A Day in the LifeFor Information Security Officer Bruce Coffing, the Work is Ever-Challenging "I wonder what it would be like to go home at 5 PM today?" says Bruce Coffing, an information security officer responsible for identity and access management at LaSalle Bank, a large Midwestern bank ($113 billion in assets) serving individuals and businesses with over 400 branch locations. He cannot recall the last time he actually left for home on time.
"A bank never sleeps, and the job never finishes" he says. Coffing's day starts with what transpired over the evening which for him is beyond normal work hours everyday. He usually gets in the office by 8:00 AM or earlier and leaves for the day between 8-10PM.
His day begins with email messages popping in his PDA in the wee hours of the morning- messages are from employees who want access to a particular application, or when they need requests from him regarding trouble ticketing system and more.
Coffing manages a team of 20 application and database professionals. His team's main responsibilities include providing secure, authenticated access to databases and applications. He says that he has yet to experience a "typical day" at work. Much of his time is spent on merger and acquisition activities (the bank was part of ABN AMRO, however, LaSalle was taken over on October 1st 2007 by Bank of America), on standard operations, resource management, general management activity and on educating and training the employees on access control topics and processes.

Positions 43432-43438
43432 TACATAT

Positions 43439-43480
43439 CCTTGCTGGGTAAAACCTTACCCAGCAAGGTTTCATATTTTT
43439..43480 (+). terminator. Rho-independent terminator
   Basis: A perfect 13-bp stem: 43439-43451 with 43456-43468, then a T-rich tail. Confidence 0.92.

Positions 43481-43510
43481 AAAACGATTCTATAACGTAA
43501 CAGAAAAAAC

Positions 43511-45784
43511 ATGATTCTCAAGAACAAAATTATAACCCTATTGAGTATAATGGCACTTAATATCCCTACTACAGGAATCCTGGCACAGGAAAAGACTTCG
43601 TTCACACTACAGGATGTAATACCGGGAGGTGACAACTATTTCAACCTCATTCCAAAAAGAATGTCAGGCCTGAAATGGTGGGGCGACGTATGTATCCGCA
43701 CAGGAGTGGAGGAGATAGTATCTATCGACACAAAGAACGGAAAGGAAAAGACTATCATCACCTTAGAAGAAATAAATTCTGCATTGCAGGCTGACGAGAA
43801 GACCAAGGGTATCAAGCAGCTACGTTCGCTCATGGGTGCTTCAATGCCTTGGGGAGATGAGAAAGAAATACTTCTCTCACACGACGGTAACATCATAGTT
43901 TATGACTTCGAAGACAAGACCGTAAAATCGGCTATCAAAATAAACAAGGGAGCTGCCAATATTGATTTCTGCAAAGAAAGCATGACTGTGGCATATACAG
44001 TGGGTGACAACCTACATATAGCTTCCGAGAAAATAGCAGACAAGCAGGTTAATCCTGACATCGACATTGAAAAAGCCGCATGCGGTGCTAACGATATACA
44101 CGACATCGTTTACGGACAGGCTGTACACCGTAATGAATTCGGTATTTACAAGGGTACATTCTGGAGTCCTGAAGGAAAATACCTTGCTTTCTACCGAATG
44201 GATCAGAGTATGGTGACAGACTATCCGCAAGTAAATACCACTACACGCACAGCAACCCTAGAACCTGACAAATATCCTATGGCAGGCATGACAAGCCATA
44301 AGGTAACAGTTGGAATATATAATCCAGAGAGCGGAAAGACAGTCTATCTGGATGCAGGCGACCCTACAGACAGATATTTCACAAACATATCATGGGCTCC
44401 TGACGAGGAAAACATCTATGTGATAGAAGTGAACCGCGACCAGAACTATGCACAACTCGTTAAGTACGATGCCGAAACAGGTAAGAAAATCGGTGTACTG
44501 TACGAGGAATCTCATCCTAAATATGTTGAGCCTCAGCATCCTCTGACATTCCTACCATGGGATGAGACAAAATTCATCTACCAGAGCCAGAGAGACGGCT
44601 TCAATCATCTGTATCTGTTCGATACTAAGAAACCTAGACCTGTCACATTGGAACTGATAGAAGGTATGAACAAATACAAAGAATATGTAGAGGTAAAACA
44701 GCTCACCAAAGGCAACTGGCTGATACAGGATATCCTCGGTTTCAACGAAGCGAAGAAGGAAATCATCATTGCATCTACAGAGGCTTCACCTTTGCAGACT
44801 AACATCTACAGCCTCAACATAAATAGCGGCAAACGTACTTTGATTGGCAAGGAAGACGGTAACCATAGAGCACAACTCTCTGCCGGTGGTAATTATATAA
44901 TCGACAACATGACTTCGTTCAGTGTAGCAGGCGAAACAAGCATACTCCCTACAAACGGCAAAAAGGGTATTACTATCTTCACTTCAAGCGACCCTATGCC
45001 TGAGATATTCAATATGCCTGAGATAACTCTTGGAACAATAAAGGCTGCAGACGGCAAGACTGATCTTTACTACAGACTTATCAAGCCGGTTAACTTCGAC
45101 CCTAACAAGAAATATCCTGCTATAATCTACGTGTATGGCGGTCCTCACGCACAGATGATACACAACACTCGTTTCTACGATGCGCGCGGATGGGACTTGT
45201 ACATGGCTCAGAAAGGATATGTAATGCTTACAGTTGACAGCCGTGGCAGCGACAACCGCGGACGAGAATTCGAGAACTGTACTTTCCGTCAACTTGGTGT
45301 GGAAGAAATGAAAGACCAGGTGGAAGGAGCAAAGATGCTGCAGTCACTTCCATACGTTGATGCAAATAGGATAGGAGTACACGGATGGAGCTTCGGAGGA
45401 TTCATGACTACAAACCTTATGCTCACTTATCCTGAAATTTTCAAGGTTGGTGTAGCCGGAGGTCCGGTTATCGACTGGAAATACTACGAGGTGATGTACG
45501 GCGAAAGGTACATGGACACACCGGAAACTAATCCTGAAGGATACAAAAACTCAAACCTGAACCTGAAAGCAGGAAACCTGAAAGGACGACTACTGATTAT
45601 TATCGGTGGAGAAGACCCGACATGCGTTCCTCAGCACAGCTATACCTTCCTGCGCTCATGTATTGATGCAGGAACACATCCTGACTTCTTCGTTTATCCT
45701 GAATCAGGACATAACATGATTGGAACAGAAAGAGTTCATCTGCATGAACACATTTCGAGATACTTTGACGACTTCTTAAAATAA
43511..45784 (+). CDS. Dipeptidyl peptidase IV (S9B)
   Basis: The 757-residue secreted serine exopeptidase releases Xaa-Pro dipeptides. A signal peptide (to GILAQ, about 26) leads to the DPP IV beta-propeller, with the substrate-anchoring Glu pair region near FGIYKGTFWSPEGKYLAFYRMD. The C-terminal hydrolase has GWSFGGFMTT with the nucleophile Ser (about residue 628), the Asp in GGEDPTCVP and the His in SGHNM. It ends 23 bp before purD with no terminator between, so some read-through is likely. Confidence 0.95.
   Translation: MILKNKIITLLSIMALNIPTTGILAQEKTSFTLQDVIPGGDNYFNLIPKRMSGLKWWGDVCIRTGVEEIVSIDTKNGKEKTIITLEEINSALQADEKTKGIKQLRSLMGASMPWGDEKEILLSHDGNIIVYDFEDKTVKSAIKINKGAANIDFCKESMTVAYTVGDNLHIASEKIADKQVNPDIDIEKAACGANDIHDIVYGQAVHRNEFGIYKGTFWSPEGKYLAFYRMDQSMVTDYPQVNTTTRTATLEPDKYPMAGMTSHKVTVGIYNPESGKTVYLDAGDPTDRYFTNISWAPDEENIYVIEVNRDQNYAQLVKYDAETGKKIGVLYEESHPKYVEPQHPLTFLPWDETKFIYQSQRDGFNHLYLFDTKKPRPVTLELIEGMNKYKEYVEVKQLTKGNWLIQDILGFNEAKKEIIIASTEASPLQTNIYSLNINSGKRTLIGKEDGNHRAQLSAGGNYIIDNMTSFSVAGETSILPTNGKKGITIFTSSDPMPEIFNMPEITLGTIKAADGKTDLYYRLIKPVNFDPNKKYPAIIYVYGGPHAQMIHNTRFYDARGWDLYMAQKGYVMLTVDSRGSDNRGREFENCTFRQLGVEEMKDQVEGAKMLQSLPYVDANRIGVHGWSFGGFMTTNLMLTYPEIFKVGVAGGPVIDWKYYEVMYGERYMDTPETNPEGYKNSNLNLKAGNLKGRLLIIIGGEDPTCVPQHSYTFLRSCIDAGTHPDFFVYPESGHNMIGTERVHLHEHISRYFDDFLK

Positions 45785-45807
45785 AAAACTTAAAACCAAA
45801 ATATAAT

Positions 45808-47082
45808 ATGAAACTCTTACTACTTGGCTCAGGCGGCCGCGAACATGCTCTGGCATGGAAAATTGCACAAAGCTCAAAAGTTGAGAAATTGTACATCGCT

Two major challenges he faces: expectation management and employee/user education and training. In addition, the bank has a large number of resources that need to be accessed by a significant number of users. With so many resources being accessed, the following is some of the pain he and his team go through daily:
Coffing enjoys working with his team of qualified professionals, and hates that there are not enough hours in a day to get everything accomplished.
"In this position, when you do your job well, you aren't noticed," Coffing says. "However, it's only if you don't do your job well that you're noticed."
He likes to dedicate some of his time in process improvement and in making things more efficient for the end user. He is motivated by the very nature of his role- a situation where one can never put work behind. There is always something to do, and he hopes in some manner to makes things better.